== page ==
Gretsch Players Edition 6609 Broadkaster review

A great new addition to Gretsch’s Players Edition range

  • £2,299
  • $2,799

MusicRadar Verdict

The build quality is beyond reproach, and the range of options available means there’s something for everyone.


  • +

    Great looker.

  • +

    Lovely build.

  • +

    Cool, versatile sounds.

  • +

    Very slick for a ‘large’ guitar.


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    Who doesn’t love the look of a Gretsch? They’re big, bold and flashy and they scream rock ’n’ roll - and that’s rock ’n’ roll of all flavours, from Eddie Cochran to George Harrison, Neil Young to Joe Perry, Billy Duffy to Johnny Marr and beyond

    Trouble is, play a classic 6120 or Duo Jet and it can seem a bit, well, old-fashioned. And while the likes of Brian Setzer, Darryl Higham and Richard Hawley couldn’t live without their own Gretsches’ quirky controls and 50s playability, a growing number of players desire the brand’s looks, sound and unmatched vibe, but also want something a tad more versatile and user-friendly.  

    Enter this latest Players Edition model with its neck set lower into the body for improved access, higher-output Filter’Tron-style humbucking pickup (Full’Trons) and a modernised Bigsby vibrato where through-stringing replaces the notorious ‘hooking the ball-end over a peg’ system that scuppered any chance of a quick change. 

    Mate these modern tweaks with another recent innovation (for Gretsch, at any rate), the Centre Block range, and you have a guitar ready to compete with anything out there - in virtually any style. 

    This model features a solid centre block (the block is spruce and, according to Gretsch, lighter and more toneful than maple), Full’Tron pickup, locking Gotoh tuner, Adjusto-Matic bridge and binding all round, including the f-hole. It has an exceptionally classy raised tortoid pickguard and the slightly simplified control layout of individual pickup volumes, single tone control, three-way selector and - the one remaining anachronism in our view - a master volume control mounted on the lower horn.  

    Gretsch model naming can be a little confusing so we asked our friends at Fender EMEA to clarify. “As with most Pro series Gretsches, each model variation is available in one colour,” they told us, “although you could think of the Broadkasters as three model types with different finish appointments: Jr, Hardtail and Bigsby models, with two or four finish options each. So, one price for flames, Bigsbys, goldplating or combinations thereof, and a lower price to forego those things.”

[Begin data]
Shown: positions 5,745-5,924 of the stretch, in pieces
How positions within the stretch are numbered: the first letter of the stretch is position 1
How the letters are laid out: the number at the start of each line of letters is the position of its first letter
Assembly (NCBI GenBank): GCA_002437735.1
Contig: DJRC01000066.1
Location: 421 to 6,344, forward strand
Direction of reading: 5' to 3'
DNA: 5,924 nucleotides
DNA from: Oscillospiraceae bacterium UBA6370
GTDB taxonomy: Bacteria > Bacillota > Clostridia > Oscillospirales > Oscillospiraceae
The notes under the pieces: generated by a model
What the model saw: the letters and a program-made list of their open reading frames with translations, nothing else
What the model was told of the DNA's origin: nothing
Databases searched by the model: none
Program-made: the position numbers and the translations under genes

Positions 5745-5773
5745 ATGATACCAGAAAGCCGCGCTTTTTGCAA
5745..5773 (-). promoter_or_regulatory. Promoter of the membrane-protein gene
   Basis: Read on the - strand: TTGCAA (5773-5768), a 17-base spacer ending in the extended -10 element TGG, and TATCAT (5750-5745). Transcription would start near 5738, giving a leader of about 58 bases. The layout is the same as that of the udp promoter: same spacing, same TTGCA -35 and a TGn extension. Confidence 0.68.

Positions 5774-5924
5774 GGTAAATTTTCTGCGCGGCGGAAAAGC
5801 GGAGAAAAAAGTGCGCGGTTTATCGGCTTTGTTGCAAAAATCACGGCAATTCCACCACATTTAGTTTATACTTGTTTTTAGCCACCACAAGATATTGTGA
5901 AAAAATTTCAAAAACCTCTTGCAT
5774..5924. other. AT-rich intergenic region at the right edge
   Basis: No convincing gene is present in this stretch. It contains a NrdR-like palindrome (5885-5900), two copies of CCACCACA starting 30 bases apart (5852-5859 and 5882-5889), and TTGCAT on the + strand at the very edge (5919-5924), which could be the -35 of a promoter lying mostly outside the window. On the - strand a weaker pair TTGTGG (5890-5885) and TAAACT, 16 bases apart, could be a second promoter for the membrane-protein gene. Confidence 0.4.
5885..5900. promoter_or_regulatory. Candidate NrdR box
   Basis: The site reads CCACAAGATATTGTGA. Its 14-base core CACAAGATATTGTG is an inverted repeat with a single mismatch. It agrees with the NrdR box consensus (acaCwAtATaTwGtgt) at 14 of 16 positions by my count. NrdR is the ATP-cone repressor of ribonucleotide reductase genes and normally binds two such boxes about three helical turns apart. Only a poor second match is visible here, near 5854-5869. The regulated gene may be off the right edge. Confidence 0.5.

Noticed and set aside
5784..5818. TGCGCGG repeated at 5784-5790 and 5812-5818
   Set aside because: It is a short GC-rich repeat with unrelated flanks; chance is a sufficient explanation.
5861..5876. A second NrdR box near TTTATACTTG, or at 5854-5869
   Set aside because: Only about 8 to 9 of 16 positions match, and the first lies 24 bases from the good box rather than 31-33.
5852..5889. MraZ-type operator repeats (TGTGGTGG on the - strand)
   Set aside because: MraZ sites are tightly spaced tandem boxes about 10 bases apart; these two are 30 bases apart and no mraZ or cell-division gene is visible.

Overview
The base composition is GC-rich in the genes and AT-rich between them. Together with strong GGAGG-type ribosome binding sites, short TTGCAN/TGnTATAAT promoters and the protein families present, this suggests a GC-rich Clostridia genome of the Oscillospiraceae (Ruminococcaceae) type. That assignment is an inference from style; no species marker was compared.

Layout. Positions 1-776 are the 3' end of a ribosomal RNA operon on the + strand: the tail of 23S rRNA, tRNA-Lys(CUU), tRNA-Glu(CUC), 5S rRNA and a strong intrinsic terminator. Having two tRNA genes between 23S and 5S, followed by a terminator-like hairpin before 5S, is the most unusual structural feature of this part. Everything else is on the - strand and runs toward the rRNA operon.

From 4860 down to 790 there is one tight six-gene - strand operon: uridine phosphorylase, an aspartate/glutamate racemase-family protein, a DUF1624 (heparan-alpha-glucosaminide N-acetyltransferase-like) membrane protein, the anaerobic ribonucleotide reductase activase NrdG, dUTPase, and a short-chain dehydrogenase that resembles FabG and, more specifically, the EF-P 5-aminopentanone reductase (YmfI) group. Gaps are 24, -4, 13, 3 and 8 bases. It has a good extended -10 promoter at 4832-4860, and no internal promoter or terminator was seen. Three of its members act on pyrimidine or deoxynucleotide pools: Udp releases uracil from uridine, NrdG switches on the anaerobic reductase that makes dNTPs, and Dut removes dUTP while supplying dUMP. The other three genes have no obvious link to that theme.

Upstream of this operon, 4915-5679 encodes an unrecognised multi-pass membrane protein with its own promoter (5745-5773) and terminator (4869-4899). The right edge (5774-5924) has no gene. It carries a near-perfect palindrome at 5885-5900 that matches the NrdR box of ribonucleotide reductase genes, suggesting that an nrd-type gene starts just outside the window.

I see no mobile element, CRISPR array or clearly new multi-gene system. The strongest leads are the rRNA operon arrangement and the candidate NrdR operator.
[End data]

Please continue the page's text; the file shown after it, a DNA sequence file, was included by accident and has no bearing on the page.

The full-size double-cut Broadkaster sits squarely in the ES-335 camp, with its slim body (44mm) and accessible (17th-fret) neck join. Available with or without Bigsby, ours comes with Gretsch’s ‘V’ stopbar tailpiece and Adjusto-Matic bridge, rosewood fretboard and tastefully aged ‘neo-classical’ thumbnail position markers. 

    Feel and sounds

    With its 305mm (12-inch) fingerboard radius and 22 medium-jumbo frets on slim C-section neck, this guitar feels fresh and comfortable in the hand. And the fact that the neck sits deeper in the body making the pickup protrude a good deal less, too, adds to this more modern feel (our orange 6120 seems almost archaic by comparison). 

    The thin body holds the guitar close to you, for an intimate and rewarding playing experience. Avoid looking in the mirror, though - we bet you can’t! As mentioned, a prime selling point is the all-new drive trains, the first new US-made Gretsch pickups since the 70s (Filter’Trons have been Gretsch’s humbucking mainstay since the 50s). They’re great-sounding units combining real punch with clarity and articulation - AC/DC’s Malcolm Young to Brian Setzer in The Stray Cats is a pretty broad spectrum. 

    For the Players Edition Centre Blocks, the Filter’Tron has become the Full’Tron, with greater output, punchier mids and a generally more up-to-date ethos.  A clean setting on our ubiquitous Fender Blues Junior elicits a hard-edged twang from the bridge ’Tron, a warm but articulate jazz note from the neck, and a Duane Eddy-ish clunk in the middle (very DeArmond-like). 

    “Who doesn’t love the look of a Gretsch?” this review began. Well, we think even more will be seduced by these updated and uprated models, enticing a whole new flush of members to the Gretsch gang with their vastly improved player comfort and a range of tones that can cover anything other than the highest-gain metal. 

    Gretsch is determined to shake the ‘for rockabilly only’ vibe of its instruments, and we think the Players Edition Centre Block series is set to do just that. Only one question remains: Cadillac Green or Bourbon Stain?